Brewers Association Publishes 2017 Brewery Production Figures

For the second consecutive year, production at half of the craft beer industry’s top 50 companies didn’t grow, according to new data released by trade group the Brewers Association.

The organization, which published 2017 production figures for thousands of U.S. breweries in the latest issue of ‘The New Brewer,’ noted that 24 of the top 50 BA-defined regional craft brewing companies — those producing between 15,000 and six million barrels of beer annually — either declined or remained flat in 2017.

Vermont’s Long Trail Brewing and Massachusetts-headquartered Boston Beer Company experienced the most notable declines last year. Long Trail production fell a staggering 24 percent, to 100,000 barrels, while Boston Beer Company — which also makes a variety of tea, cider and hard seltzer products — saw its beer production dip 14 percent, to two million barrels, according to the BA.

Meanwhile, Louisiana’s Abita Brewing, Minnesota’s August Schell Brewing and California’s Green Flash Brewing each declined 10 percent.

Other noteworthy companies that experienced declines last year included Sierra Nevada (down 8 percent), Deschutes Brewery (down 9 percent), Ninkasi Brewing (down 8 percent), Rogue Ales & Spirits (down 7 percent) and Full Sail Brewing (down 9 percent).

Nevertheless, about two dozen of the country’s largest craft beer companies managed to grow, despite facing a variety of challenges, including access to market and increased competition from large and small breweries.

Among top 50 producers, Cincinnati’s Rhinegeist Brewing posted the most robust growth in 2017, up 53 percent, to 86,242 barrels.

Massachusetts’ Wachusett Brewing, which hired former Heineken CMO Christian McMahan as its new president last June, also grew 26 percent last year.

Other double-digit growers included Three Floyds Brewing (up 23 percent), Surly Brewing (up 19 percent), Saint Arnold Brewing (up 19 percent), Dogfish Head Craft Brewery (up 18 percent), Stone Brewing (up 15 percent), Troegs Brewing (up 14 percent), Revolution Brewing (up 14 percent) and Bell’s Brewery (up 10 percent).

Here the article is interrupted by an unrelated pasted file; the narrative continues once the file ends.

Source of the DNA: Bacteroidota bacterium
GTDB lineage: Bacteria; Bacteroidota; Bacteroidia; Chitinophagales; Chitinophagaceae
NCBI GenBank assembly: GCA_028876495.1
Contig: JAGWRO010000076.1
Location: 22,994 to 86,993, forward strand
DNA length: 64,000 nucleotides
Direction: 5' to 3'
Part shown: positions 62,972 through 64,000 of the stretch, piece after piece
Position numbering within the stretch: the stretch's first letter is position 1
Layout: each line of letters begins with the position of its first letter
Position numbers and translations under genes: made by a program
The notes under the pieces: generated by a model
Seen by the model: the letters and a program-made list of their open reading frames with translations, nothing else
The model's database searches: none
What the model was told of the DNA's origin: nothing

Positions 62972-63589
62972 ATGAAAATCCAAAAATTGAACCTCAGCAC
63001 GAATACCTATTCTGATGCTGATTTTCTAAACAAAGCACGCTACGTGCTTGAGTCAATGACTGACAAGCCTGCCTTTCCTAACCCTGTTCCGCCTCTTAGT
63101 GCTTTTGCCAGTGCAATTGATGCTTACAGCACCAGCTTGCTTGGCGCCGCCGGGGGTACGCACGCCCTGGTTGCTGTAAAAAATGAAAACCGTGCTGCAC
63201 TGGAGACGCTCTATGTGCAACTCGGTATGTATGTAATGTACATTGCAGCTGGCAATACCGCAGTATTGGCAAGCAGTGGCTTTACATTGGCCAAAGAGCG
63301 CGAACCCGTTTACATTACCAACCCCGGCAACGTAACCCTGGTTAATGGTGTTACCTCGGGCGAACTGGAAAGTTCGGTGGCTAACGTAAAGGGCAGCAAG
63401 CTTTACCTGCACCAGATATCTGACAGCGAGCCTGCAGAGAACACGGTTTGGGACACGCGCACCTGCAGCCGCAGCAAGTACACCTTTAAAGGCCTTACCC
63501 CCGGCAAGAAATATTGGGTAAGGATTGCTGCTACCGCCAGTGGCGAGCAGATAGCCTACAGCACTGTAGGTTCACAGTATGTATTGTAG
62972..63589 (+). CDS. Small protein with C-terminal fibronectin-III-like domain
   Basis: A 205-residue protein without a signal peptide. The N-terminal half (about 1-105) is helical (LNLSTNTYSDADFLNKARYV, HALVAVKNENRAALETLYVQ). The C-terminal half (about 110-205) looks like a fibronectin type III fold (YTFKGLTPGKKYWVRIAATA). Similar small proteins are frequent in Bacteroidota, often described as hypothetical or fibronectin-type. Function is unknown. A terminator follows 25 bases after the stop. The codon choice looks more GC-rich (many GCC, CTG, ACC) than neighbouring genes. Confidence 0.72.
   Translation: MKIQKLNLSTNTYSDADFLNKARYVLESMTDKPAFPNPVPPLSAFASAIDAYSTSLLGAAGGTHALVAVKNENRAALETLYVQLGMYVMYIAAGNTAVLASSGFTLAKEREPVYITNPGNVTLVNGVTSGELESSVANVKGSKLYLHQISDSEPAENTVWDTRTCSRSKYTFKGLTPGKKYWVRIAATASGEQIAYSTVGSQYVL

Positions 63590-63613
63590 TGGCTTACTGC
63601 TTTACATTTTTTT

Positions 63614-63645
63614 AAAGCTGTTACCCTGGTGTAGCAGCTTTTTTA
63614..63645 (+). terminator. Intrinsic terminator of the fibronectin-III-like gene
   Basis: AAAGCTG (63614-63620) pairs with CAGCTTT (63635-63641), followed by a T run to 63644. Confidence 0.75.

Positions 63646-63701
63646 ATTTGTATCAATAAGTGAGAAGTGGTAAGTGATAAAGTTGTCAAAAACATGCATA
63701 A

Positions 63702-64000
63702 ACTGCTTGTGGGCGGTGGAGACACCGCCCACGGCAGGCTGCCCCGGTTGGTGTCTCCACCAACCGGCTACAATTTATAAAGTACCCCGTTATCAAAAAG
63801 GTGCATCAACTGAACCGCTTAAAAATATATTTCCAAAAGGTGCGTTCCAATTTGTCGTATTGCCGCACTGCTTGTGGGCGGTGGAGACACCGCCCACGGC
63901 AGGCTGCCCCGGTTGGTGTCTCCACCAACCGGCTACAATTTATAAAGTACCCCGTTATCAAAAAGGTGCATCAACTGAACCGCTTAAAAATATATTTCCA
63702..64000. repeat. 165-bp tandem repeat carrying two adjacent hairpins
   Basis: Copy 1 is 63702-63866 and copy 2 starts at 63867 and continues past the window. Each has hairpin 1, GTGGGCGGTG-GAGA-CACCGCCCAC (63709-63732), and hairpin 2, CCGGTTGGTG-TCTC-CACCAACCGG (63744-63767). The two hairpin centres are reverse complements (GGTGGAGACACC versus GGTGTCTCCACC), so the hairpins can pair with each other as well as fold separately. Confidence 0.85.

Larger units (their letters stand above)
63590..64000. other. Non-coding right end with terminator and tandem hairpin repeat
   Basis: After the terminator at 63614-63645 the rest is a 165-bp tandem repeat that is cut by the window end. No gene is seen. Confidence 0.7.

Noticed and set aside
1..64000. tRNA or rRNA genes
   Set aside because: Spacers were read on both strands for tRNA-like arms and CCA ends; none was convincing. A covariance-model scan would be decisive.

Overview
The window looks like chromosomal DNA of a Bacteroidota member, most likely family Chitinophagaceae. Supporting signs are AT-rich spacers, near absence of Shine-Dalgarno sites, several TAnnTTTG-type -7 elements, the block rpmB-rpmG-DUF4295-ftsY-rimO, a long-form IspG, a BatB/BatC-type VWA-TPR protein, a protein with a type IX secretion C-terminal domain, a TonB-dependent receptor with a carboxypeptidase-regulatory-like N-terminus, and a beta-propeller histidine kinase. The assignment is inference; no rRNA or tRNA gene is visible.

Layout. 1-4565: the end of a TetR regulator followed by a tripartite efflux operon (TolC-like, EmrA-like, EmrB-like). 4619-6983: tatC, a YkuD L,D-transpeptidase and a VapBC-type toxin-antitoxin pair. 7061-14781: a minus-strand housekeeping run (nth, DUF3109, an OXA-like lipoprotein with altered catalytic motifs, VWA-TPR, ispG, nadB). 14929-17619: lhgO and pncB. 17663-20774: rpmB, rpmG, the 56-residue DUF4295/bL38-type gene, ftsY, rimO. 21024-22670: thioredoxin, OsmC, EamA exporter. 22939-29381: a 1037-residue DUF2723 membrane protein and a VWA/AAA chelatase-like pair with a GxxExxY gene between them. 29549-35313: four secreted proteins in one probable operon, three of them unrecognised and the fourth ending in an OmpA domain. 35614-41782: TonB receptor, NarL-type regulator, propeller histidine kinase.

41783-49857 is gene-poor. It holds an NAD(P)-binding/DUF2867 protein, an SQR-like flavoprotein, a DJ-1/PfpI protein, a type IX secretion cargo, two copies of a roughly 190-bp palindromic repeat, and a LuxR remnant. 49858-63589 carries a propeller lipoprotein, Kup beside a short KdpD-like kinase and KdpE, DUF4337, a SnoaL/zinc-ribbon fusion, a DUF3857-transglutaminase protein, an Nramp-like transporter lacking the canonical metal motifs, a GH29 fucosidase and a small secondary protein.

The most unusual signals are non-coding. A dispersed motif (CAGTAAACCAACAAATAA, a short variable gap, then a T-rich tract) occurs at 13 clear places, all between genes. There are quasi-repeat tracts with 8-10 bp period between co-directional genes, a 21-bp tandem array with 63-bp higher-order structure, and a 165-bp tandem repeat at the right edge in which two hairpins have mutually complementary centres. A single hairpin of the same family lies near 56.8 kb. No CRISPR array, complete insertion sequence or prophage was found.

Firestone Walker, which is part of Duvel Moortgat USA, also grew 12 percent, according to the BA.

Meanwhile, New York’s Southern Tier Brewing, which, together with Victory Brewing Company, makes up Artisanal Brewing Ventures, rebounded in 2017 with 14 percent growth after production dipped 11 percent the prior year.

Florida’s Cigar City Brewing, which is part of Canarchy Craft Brewery Collective — the Fireman Capital Partners-backed consortium of beer companies, including Oskar Blues, Perrin Brewing and Utah Brewers Cooperative – also grew 41 percent, to more than 92,000 barrels. On its own, Cigar City is ranked as the 39th largest craft brewing company in the U.S.

The BA also counted production from those craft beer companies owned by larger entities, including Anheuser-Busch, MillerCoors and Constellation Brands.

According to the trade group, the only A-B-owned craft brewery to decline in 2017 was Goose Island. Sales for that brand dipped 1 percent. A-B’s fastest growing craft brand, according to BA estimates, was Elysian Brewing, which saw production increase 111 percent. Wicked Weed Brewing also grew 82 percent in 2017.

All of MillerCoors’ recently acquired craft brands – Saint Archer, Hop Valley, Revolver Brewing and Terrapin – posted positive figures in 2017. Saint Archer grew 62 percent, while Revolver grew 53 percent, according to the BA. Terrapin and Hop Valley grew 34 percent and 20 percent, respectively.

Production at San Diego’s Ballast Point Brewing, which was purchased by Constellation Brands for $1 billion in 2015, declined 13 percent, according to the BA.

In total, production of large, non-BA-defined craft brands – including those owned by North American Breweries (Magic Hat, Pyramid), Heineken (Lagunitas), Mahou San Miguel (Founders Brewing), Sapporo (Anchors Brewing, Sapporo USA), Craft Brew Alliance (Kona, Redhook, Widmer Brothers, Omission) and United Breweries (Olde Saratoga, Mendocino Brewing) – grew 4 percent, to nearly 8.5 million barrels.

The entire craft beer category, as defined by the BA, grew 5 percent, to 25.3 million barrels in 2017.

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